What’s in a typeface? Especially when it’s on the surface on a memorial intended to send an eternal, national message?
The lettering of the earliest surviving war memorials is still with us. The Latin square capitals on Trajan’s Column* in the Roman Forum have been the inspiration for inscription texts since before the Renaissance. Today you can put these strict, monumental letters with their slender serifs on anything just by using Carol Twombly’s Trajan typeface, but for hundreds of years they were much-copied by stone carvers – trends in typography went in other directions.
Latin capitals were still the state of the memorial art when World War I came to an end in 1918, even as the typographic world was on the cusp of a new, sans-serif era. Johnston Sans, the inescapable symbol of the London Underground, had first appeared in 1916, and Gill Sans, the work of carver and type designer Eric Gill, would be created in the mid-1920s. But when it was time for the Imperial (later Commonwealth) War Graves Commission to pick a lettering design for the tens of thousands of tombstones it would be engraving it went with a traditional, measured approach. MacDonald (or Max) Gill, Eric Gill’s brother, designed a well-balanced set of serif letters that matched the spirit of the Commission’s other work: modern but classical.
That was, in many ways, where things stood for many years, even after World War II (for the graves of which Max Gill revised his lettering.) Then, in the 1980s, Maya Lin chose Optima in which to engrave the 58,000 names on the US Vietnam Veterans Memorial. That typeface, designed by a sans-serif whose letters do homage to Latin capitals with their flared ends but whose lines are far more humane. Dignified and measured, Optima was created in the 1950s by German designer Herman Zapf (responsible for many iconic fonts, but probably best known to computer users for Zapf Dingbats). Under the circumstances, it’s a little cringe-inducing that type designer Jonathan Hoefler wrote about it that “after three decades of signifying a very down-market notion of luxe [a dig at the Estée Lauder brands], this particular sans-serif has settled into being the font of choice for the hygiene aisle.”
Hoefler’s comments came at a moment when Optima was battling it out, at least by proxy, with a typeface by his creative partner at Hoefler & Frere-Jones. In the 2008 US presidential election, John McCain used Optima as his campaign font while Barack Obama adopted Tobias Frere-Jones’s Gotham. Inspired by New York architectural signage, sans-serif Gotham was a little square but never chunky, tough without being too obvious. By the time the Obama campaign adopted the typeface it was already the official choice of the memorial at Ground Zero, engraved on the Freedom Tower’s cornerstone in 2004. Today, Gotham, mixed with a little of Hoefler & Frere-Jones’s Verlag (inspired by the facade of New York’s Guggenheim museum), is still the official typeface at Ground Zero – but when it came to inscribing the victims’ names on the memorial, designer Michael Arad went with Optima.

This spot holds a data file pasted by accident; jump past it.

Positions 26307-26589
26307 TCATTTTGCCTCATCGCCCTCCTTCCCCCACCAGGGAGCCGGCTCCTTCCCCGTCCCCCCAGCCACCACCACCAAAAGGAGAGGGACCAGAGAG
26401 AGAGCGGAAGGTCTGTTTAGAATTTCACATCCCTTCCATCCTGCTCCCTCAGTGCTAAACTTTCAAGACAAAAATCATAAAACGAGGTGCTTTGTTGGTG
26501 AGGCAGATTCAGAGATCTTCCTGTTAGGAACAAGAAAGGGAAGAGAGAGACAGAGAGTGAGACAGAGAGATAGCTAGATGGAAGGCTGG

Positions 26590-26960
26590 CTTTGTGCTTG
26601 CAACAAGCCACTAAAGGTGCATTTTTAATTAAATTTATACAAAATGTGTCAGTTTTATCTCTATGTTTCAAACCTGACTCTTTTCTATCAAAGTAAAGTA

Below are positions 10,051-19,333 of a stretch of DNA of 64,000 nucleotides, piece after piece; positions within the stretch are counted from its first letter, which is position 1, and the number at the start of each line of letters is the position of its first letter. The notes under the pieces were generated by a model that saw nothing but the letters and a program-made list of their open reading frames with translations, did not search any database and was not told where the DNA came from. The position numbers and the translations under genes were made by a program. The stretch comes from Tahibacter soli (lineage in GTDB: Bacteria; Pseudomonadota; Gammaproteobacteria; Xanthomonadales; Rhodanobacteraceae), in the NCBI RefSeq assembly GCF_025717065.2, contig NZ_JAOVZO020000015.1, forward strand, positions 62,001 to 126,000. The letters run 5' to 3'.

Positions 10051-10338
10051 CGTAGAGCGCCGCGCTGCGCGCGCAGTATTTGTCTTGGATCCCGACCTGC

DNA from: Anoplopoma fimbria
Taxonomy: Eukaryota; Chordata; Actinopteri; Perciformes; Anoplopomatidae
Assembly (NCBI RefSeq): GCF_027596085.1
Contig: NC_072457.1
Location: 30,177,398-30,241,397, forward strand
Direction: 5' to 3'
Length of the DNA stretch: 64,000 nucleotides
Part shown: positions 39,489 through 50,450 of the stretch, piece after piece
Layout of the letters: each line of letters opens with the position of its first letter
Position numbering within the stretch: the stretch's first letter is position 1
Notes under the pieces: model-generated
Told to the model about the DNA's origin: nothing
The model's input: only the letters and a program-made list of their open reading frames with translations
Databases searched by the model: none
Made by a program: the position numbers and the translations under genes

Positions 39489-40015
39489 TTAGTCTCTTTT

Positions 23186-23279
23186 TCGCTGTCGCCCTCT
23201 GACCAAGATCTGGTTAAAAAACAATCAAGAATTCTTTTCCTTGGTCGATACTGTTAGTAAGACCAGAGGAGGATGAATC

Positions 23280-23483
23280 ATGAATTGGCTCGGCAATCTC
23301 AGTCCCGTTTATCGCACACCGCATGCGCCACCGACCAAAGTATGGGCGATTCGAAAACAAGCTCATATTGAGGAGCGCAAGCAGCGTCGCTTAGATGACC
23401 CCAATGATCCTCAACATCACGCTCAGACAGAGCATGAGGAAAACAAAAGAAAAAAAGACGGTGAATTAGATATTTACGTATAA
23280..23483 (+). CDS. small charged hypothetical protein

Optima, Gotham, and Verlag, simple sans-serifs that evoke dignity without official-ness, aren’t the only memorial option. It was engraver John Benson of the John Stephens Shop (despite the name, it’s owned and run by Benson) who recommended Optima to Lin. His son Nick, who now runs the Shop, is still in demand to hand carve Latin capitals on public monuments. It was Nick Benson who did the engraving on the National World War II Memorial in Washington (he chose a variant of a classic design he though “would work for the very heavy, monumental scale of the design,” making rounded “u cuts” to let more light into the space) and the Four Freedoms Park in New York. And in 2010 he won a MacArthur “Genius” grant for preserving the art of stone carving and expanding the scope of its work.
It’s no surprise that, with its massive pillars and monumental design, the World War II Memorial opted for Benson’s deep classical letters. Or that, after Vietnam, modest sans-serifs could become a symbol of mourning. One wonders, though, just what typography exists in the middle ground between the imperial and the lachrymose.
*Strictly speaking, Trajan’s Column is more of a victory monument than a memorial, but the two types of structures share a lot of features. The difference is that a memorial honors those who served or died, while a monument honors what they did. Until the middle of the nineteenth-century the idea of honoring each and every lower-class common soldier was inconceivable, while since World War Two there’s been a tendency not to celebrate victory so unabashedly, so the overlap between the two types is only about a hundred years. The US Marine Corps Memorial, which despite its name is much more of a monument than a memorial, is probably the last national war monument to be raised in the US.
Source Note: Simon Garfield’s book Just My Type was the inspiration for this post, but it was Tom Vanderbilt’s article “Making the Cut” in the January/February 2005 issue of Print magazine that gave it its shape. Oddly enough (or not), there’s not much written about the use of typefaces on public monuments and memorials.